While many hotels profess having a policy on environmental and social issues, at Heritance Tea Factory, guests can actually see what is being done to conserve the environment.
The hotel has its roots in an inspired idea, to conserve and restore a long-abandoned tea factory, transforming it into a hotel, thereby bringing hope and prosperity to a forgotten hillside settlement. Hethersett village was a neglected community without focus, whose inhabitants lived in deprived circumstances and struggled to survive as casual labourers. The restructuring of the tea factory as a hotel has revived the community not only with employment, career opportunities and provision of service contracts, but also by advice and assistance on how to create a better environment.
Through locally employed staff the word has spread about the importance of conservation and respect for the environment. In the village, the hotel has assisted in a garbage recycling and disposal programme with the provision of garbage bins. Villagers have been encouraged to care for their properties and the tin roofs of houses have been painted green to match the environment under a hotel home awareness scheme.
Assistance goes beyond the cosmetic; education has been given on organic vegetable cultivation for better crop yields and higher income.
The influence of the hotel has changed the lives of villagers in unexpected ways. They have become more confident, aware and proud of the beauty of their settlement, happy to welcome hotel guests and show them the kovil (refurbished by the hotel), and the school and crèche (both helped by the hotel).
Those employed in the hotel have learned discipline, including the importance of good hygiene in the home, thus improving their lifestyles.
Management vigorously pursues the environmental and social sustainability of The Heritance Tea Factory Hotel. The 3R method of pollution prevention (reduce, re-use, recycle) is in place and regularly monitored.
Programmes have achieved a reduction in greenhouse gas emissions; enhanced energy efficiency, conservation and management; reduced fresh water consumption and optimised waste water management; protected air quality and controlled noise pollution; enhanced eco system conservation and land use, as well as improving the storage and use of hazardous materials.
This translates into actual projects, including the creation of a prototype organic vegetable garden and a 25-acre tea garden free from chemical fertilisers and pesticides. There is also a non-pollutant Micro Tea Factory that manufactures the eco-friendly Hethersett Tea.
The hotel has a functioning Biogas Project. This was set up when it was observed that kitchen waste, given to farmers in the area for use as food for animals, was potentially hazardous. Animals were getting injured due to broken pieces of glass and indigestible particles contained in the waste. To dispose of the waste in a useful way that wouldn't harm the environment, the biogas project was introduced in 2004.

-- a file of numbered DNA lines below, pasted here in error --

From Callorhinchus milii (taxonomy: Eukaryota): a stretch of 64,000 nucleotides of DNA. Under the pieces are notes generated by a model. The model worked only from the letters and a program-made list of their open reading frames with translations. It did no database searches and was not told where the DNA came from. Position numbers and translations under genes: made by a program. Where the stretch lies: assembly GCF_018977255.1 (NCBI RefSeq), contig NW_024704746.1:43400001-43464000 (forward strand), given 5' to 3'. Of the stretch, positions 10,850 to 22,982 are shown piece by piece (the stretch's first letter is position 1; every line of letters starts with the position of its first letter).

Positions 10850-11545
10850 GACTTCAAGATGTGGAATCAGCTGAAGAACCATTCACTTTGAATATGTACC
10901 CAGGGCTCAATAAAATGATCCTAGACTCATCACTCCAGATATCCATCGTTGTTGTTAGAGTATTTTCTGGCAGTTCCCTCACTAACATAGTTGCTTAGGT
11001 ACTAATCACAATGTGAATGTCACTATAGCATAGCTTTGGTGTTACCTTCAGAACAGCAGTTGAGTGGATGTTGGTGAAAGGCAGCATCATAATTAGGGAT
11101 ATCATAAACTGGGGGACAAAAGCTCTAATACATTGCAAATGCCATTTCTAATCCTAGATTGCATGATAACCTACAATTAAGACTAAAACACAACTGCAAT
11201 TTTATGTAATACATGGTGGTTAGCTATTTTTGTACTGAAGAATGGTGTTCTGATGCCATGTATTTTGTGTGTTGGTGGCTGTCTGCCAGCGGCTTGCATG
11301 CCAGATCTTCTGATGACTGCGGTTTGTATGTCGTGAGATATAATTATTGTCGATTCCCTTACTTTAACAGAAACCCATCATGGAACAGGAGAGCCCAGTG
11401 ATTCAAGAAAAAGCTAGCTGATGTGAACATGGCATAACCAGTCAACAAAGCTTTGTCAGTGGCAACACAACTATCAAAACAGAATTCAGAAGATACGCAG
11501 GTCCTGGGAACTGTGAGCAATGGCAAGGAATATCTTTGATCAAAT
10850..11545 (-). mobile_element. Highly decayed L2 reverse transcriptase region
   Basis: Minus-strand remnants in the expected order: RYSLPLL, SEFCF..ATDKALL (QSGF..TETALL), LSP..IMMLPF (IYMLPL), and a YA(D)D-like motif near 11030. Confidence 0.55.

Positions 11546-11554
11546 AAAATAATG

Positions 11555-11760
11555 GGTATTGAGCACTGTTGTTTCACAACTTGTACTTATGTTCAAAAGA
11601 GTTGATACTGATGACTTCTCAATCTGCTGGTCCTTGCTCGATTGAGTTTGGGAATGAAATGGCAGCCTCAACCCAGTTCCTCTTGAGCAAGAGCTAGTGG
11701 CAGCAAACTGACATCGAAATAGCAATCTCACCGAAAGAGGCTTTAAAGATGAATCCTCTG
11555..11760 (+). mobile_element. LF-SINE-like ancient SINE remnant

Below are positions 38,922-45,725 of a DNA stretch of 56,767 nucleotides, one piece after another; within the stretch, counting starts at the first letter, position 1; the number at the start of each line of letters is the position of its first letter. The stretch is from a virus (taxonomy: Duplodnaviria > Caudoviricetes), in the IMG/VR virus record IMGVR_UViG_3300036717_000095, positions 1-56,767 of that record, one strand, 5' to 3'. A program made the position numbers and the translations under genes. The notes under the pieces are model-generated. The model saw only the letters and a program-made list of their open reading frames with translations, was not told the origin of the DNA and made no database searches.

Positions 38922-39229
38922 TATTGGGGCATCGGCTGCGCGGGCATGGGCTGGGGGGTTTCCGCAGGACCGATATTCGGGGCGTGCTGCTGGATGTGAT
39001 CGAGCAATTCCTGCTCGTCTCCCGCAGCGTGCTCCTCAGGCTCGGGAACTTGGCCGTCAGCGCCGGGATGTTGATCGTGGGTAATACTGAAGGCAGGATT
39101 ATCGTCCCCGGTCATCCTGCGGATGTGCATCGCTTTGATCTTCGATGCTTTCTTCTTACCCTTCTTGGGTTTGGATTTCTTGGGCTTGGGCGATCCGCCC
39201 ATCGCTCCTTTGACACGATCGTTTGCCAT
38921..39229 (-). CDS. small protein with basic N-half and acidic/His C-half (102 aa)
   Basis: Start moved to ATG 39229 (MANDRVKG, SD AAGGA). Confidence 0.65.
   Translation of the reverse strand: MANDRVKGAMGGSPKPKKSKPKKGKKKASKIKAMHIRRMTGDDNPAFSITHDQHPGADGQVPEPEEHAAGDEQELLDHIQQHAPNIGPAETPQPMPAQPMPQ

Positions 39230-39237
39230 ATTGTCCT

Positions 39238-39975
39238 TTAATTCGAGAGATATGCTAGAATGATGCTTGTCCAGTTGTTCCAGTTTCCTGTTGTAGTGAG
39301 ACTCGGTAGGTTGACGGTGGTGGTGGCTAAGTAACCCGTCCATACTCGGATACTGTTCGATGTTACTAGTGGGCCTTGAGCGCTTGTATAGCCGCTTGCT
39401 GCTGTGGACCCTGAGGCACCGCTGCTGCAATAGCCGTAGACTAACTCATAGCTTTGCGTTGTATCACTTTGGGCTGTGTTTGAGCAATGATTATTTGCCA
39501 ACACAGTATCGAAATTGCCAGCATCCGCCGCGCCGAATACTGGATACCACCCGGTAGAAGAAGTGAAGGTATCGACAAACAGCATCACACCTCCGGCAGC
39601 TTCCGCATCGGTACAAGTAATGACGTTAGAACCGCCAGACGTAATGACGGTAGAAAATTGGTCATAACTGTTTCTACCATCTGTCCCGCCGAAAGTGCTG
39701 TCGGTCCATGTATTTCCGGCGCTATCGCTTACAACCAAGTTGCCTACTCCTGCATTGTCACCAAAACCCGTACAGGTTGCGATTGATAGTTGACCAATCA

Biogas refers to the gas produced by the biological breakdown of organic matter in the absence of oxygen. The biogas production unit built at the hotel has four cylinders into which food waste from the hotel is stored and left to ferment. The end result is biogas, comprising carbon dioxide and methane. The methane makes it possible to use the biogas as fuel, and this is used to produce green tea in the Micro Tea Factory. The residue waste after production of the gas is used as organic compost.
Recycling of non-biodegradable items is scrupulously followed to international standards so that no trace of it interferes with the environment. Even empty beverage bottles have been utilised for land stabilisation.
A novel introduction is the biological and eco-compatible process of minimising the breeding of flies instead of using pesticides. Flies are lured to a unit spread with poultry droppings. Worms breed in the droppings creating the conditions preferred by flies for laying their eggs. However, the worms devour the eggs thus considerably reducing the breeding and prevalence of flies.
In a first for any hotel in Sri Lanka, a Biomass Gasifier has been installed. This uses locally farmed gliricidia wood in a biomass gasification instead of imported, and pollution causing, diesel. The central heating and hot water in the hotel is supplied by this eco-friendly sustainable energy source.
This not only reduces the hotel's carbon footprint but also paves the way to alleviating poverty by generating more employment opportunities locally while reducing the foreign exchange drained out on purchasing imported crude oil.
The success of this pioneering venture is symbolic of the dedication to conserving the environment practised at Heritance Tea Factory.
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